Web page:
Characteristics of Patients Accepting and Declining Participation in a Transition of Care Service Provided by a Community Pharmacy

  • Julianne M Kowalski, PharmD University of Arizona, College of Pharmacy – Tucson, AZ
  • Amanda R Margolis, PharmD, MS University of Wisconsin, School of Pharmacy – Madison, WI
  • Nicole Schreiner, PharmD Streu’s Pharmacy Bay Natural – Green Bay, WI
  • Jeff Kirchner, RPh Streu’s Pharmacy Bay Natural – Green Bay, WI
Keywords: Patients, Perceptions, Community, Pharmacy, Pharmacists, Health Belief Model, Transitions of Care, Pharmacy Services


Objectives: To identify characteristics of patients who accepted or declined an appointment for a transition of care service provided by an independent community pharmacist and identify the most common reasons patients declined the service.

Methods: A transition of care service was offered by a community pharmacy to patients discharged to home from the cardiac unit of a local hospital. The community pharmacist approached patients prior to discharge for recruitment into the service. Outcomes included service acceptance rate, LACE score at discharge, readmission risk category, age, gender, geographic home location, and reason for refusing the service. Descriptive statistics and logistic regression were used to compare characteristics between those who accepted or declined the service. Reasons for decline were assessed using content analysis.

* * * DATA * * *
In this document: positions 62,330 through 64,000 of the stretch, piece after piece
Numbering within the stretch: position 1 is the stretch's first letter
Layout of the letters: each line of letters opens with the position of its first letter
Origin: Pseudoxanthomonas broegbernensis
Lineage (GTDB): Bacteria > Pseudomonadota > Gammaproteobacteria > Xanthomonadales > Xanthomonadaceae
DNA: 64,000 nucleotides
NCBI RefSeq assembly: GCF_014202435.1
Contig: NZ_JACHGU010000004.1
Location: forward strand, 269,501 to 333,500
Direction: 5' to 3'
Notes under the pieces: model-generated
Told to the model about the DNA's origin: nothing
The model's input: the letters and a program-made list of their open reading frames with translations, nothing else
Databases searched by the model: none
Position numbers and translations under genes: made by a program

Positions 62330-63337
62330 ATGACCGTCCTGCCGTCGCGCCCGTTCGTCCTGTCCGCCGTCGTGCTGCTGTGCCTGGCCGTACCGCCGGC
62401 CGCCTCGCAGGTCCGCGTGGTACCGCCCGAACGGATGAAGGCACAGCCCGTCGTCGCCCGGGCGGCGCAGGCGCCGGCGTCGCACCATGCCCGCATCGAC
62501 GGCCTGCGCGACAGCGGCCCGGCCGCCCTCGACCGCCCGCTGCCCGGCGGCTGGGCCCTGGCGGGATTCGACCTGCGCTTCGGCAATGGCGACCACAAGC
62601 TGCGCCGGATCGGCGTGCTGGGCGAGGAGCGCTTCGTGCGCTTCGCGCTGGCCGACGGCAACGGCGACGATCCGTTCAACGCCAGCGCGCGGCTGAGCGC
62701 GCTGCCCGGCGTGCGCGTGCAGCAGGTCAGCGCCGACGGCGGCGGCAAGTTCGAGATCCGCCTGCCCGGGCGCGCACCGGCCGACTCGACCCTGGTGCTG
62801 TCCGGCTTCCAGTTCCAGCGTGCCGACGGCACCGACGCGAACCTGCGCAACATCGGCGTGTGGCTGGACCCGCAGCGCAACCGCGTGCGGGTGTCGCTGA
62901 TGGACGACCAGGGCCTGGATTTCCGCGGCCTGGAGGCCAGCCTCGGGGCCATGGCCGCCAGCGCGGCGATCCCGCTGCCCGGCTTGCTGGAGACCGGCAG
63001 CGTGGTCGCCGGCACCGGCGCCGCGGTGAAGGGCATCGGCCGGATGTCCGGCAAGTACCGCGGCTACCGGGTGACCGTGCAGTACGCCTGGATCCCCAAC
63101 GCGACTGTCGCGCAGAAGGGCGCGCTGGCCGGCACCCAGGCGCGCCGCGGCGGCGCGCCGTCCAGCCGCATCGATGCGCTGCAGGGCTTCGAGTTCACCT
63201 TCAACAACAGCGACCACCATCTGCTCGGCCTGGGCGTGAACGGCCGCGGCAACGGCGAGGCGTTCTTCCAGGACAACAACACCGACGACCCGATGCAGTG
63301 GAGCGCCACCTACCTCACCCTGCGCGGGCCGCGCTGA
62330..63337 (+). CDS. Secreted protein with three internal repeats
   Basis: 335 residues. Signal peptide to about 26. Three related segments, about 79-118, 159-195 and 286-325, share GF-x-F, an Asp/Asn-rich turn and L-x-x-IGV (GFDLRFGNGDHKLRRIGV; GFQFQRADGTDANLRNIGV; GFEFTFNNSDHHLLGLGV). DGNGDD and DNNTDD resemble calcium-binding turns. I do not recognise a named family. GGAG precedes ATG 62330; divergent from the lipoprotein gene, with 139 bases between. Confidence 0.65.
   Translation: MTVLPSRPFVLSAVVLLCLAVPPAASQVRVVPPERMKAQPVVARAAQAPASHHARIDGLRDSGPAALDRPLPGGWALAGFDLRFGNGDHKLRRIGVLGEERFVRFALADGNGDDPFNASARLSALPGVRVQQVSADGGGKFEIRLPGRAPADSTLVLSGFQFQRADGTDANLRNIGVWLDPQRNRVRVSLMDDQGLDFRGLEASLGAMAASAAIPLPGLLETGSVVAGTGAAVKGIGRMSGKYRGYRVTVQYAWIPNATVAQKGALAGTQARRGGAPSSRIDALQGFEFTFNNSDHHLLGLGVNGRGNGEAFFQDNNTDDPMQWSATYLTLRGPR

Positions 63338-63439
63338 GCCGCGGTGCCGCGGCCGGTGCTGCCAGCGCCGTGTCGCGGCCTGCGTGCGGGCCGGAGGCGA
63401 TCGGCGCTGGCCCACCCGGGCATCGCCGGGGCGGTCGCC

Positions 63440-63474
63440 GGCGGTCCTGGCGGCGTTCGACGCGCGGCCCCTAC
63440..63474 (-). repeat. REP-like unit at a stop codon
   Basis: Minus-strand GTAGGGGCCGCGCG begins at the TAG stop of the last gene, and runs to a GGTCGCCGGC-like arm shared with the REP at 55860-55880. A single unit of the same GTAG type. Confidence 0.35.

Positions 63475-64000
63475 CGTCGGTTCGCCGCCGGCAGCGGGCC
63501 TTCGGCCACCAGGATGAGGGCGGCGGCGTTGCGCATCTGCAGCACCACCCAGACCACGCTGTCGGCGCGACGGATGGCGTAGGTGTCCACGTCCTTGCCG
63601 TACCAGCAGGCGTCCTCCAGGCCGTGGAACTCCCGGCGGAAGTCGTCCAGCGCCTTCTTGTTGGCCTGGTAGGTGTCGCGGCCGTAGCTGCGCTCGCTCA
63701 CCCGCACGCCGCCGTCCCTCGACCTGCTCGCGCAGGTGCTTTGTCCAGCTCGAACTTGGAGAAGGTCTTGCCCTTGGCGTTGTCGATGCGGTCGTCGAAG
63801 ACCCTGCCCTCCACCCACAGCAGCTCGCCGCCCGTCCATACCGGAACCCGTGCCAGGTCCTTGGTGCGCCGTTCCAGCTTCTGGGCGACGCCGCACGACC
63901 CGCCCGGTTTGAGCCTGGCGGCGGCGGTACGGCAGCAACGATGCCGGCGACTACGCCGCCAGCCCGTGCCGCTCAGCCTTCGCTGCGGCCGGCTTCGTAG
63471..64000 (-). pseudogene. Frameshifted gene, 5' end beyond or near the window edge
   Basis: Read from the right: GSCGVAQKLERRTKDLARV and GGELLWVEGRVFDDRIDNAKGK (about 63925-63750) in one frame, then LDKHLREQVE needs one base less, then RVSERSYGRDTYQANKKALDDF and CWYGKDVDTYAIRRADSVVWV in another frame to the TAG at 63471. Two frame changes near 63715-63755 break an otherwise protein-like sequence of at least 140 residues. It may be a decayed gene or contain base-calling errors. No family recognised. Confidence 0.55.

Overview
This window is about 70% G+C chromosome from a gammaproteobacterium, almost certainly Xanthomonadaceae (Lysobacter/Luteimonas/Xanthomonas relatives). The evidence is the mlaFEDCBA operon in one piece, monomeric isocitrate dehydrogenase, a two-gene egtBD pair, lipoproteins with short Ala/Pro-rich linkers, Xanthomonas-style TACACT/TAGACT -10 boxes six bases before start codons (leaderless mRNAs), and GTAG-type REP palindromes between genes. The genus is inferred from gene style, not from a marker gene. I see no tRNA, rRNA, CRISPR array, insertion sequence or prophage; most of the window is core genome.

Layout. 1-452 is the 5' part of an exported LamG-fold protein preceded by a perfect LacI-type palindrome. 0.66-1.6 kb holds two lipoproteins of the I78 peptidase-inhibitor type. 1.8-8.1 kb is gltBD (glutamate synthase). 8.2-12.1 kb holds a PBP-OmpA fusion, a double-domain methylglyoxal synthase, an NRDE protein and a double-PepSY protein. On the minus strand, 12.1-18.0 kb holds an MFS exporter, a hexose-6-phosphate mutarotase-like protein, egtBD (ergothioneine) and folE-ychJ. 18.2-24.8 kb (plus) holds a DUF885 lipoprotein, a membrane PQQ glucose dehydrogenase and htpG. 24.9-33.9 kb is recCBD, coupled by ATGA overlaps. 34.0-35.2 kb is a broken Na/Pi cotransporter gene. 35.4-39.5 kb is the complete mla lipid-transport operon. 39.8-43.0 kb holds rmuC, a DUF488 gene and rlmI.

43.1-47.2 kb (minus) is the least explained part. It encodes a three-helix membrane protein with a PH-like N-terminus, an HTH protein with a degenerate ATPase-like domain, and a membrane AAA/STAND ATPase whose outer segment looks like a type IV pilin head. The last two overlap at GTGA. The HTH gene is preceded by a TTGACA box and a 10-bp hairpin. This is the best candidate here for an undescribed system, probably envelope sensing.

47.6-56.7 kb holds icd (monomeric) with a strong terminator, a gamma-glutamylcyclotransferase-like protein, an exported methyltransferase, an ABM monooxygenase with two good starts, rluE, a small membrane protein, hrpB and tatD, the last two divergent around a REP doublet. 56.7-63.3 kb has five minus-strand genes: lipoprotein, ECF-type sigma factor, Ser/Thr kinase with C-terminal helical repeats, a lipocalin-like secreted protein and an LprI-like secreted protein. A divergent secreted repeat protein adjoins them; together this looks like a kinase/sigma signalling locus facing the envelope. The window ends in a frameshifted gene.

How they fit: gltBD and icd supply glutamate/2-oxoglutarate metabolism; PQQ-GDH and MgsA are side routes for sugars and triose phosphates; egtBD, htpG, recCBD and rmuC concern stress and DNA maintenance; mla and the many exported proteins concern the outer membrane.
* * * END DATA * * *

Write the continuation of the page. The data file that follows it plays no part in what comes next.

Results: Of the 87 patients that were included in the analysis, 21 patients received the transitions of care service (24.1%). None of the characteristics were found to be statistically significant between patients who received or declined the service. Patients at a moderate risk for readmission seemed more likely to accept the pharmacist-run appointment than those at high risk (27.9% vs 15.3%; P = 0.29). Of the 66 patients who declined, 51 gave a reason (77.3%). Thirty-nine patients saw no benefit (76.5%), five patients had perceived barriers (10%), and seven patients gave reasons that fell into both categories (13.5%).

Conclusions: This evaluation did not find a statistically significant difference in characteristics between those patients who accepted or declined participation in a pharmacist-run transition of care service. Patients may be less likely to accept pharmacist-run transition of care appointments primarily due to no perceived benefits. To increase participation, we need to understand the patient’s health beliefs, educate patients on pharmacy services, and implement changes to recruit potential patients.

Conflict of Interest

Disclosures: The authors have no actual or potential conflict of interest in relation to this evaluation.

This evaluation was presented as a poster presentation at American Pharmacists Association Annual Meeting and Exposition, March 4-7, 2016 and at the Pharmacy Society of Wisconsin Education Conference, April 5-6, 2016. This evaluation was presented as a podium presentation at Great Lakes Residency Conference, April 27-29, 2016.


Type: Original Research

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Published: 2017-02-14
Practice-Based Research